Appeal from the Judgment of Sentence of the Court of Common Pleas, Criminal Division, of Philadelphia County at No. 439, 441 Feb. 1984.
Norris E. Gelman, Philadelphia, for appellant.
Donna G. Zucker, Assistant District Attorney, Philadelphia, for Com., appellee.
Tamilia, Popovich and Cercone, JJ.
[ 371 Pa. Super. Page 511]
Appellant, Donald Williams, was tried before a jury and found guilty of robbery and possession of an instrument of crime. Post-trial motions were denied. Appellant was sentenced to eight (8) to twenty (20) years imprisonment on the robbery charge and a concurrent term of two and one-half (2 1/2) to five (5) years on the possession of an instrument of crime charge. This appeal followed, and we affirm.
Appellant presents two issues for our review on appeal: (1) whether reversible error was committed when the trial court permitted the Commonwealth to impeach the most critical defense witness with his convictions for crimes which were not crimen falsi; and, whether trial counsel was ineffective for failing to object to the charge of the trial court which failed to define the elements of robbery to the jury.
First, appellant contends that reversible error was committed when the trial court permitted the Commonwealth to impeach the defense's chief witness, Gannon Haskins, with his convictions for resisting arrest and assault, neither of which could be considered crimen falsi. Appellant further contends and the record shows that defense counsel immediately objected to such impeachment of Mr. Haskins by the Commonwealth. An in camera proceeding was held, and the trial court overruled defense counsel's objection based on the Commonwealth's argument that there is a difference between impeaching a defendant and impeaching a witness:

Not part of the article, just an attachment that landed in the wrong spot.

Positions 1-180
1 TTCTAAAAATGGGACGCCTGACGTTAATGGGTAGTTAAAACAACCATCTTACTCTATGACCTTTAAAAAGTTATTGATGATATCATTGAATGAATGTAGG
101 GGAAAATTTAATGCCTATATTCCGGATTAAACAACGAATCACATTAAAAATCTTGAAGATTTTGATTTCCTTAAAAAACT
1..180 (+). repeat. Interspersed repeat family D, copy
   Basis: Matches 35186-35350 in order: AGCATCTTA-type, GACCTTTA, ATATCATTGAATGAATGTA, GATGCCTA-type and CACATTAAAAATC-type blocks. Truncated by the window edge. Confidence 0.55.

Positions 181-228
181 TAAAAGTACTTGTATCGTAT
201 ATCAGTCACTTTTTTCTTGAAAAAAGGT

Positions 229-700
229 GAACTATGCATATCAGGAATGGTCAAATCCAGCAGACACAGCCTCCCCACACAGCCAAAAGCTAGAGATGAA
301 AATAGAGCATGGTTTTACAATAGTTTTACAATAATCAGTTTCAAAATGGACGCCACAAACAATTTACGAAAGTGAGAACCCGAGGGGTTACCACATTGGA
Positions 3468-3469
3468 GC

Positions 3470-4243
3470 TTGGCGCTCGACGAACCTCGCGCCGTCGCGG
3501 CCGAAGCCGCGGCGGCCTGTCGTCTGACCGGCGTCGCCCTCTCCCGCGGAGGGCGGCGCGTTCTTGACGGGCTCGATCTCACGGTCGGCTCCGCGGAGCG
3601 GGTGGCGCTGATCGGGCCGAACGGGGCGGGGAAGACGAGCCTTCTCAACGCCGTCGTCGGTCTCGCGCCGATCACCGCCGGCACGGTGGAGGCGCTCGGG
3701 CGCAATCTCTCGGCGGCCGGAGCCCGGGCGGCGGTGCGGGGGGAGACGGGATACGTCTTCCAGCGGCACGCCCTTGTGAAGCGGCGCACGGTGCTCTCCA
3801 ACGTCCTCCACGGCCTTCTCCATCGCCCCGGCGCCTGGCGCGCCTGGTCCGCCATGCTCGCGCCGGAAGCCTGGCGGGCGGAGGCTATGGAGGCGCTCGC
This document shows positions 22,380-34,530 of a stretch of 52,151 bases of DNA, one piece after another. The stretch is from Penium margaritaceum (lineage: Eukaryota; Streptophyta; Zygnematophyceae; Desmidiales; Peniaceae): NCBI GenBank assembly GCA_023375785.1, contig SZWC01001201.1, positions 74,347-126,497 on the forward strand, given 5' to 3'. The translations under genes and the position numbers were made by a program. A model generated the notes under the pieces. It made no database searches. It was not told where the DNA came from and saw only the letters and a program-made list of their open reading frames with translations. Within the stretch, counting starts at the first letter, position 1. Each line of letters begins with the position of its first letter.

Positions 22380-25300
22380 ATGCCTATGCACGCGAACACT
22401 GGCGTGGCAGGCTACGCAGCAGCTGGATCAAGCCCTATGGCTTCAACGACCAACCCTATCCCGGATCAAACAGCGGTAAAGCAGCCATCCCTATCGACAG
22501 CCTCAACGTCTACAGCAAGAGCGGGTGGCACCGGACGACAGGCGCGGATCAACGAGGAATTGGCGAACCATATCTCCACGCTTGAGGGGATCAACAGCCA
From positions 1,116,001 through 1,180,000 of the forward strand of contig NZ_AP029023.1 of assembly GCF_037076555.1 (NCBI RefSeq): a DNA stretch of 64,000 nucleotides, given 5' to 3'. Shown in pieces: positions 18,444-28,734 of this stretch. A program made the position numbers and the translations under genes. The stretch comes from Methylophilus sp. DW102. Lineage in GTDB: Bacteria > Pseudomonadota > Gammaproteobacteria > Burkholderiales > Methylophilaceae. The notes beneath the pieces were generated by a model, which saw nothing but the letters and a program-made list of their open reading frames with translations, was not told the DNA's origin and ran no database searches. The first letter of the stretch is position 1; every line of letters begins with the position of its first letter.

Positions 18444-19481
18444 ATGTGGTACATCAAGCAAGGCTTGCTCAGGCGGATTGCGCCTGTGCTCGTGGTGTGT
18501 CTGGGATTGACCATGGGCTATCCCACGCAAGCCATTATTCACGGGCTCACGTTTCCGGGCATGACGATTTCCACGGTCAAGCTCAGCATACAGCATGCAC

MR. CAYER: Again, I am moving for a mistrial. I think he can clearly ask a witness where he is entitled to impeach, he can ask him about crimes that he had been convicted of, crimen falsi. But assault is certainly not crimen falsi. The reason he is doing it and the reason he
[ 371 Pa. Super. Page 512]
is pursuing it as he has the whole line of questioning, is to discredit the character of the witness by improper impeachment. There is no way this jury can hear this fairly now because of the obvious prejudice which he has engendered by his questions.
MR. SILVERSTEIN: Your Honor, this is not the defendant that is being cross-examined. And I am entitled to impeach him by any convictions.
MR. CAYER: I disagree. I think the law is very clear on it, that it is also crimen falsi as to any witness.
MR. SILVERSTEIN: Only as to defendants.
THE COURT: With defendants, if it is crimen falsi. And character witnesses, you can only ask them about those convictions that he knows about. But a witness can be impeached and I am so ruling.
MR. SILVERSTEIN: That is the point, this is a witness.
MR. CAYER: By convictions of crimen falsi.
MR. SILVERSTEIN: By anything.
THE COURT: I am ruling that way. It is on the record. Your rights are protected.
(N.T. May 5, 1986, pp. 111-12).
It is well settled that a witness may be impeached on the basis of a prior conviction only if the crime involves dishonesty or false statement. Commonwealth v. Burton, 491 ...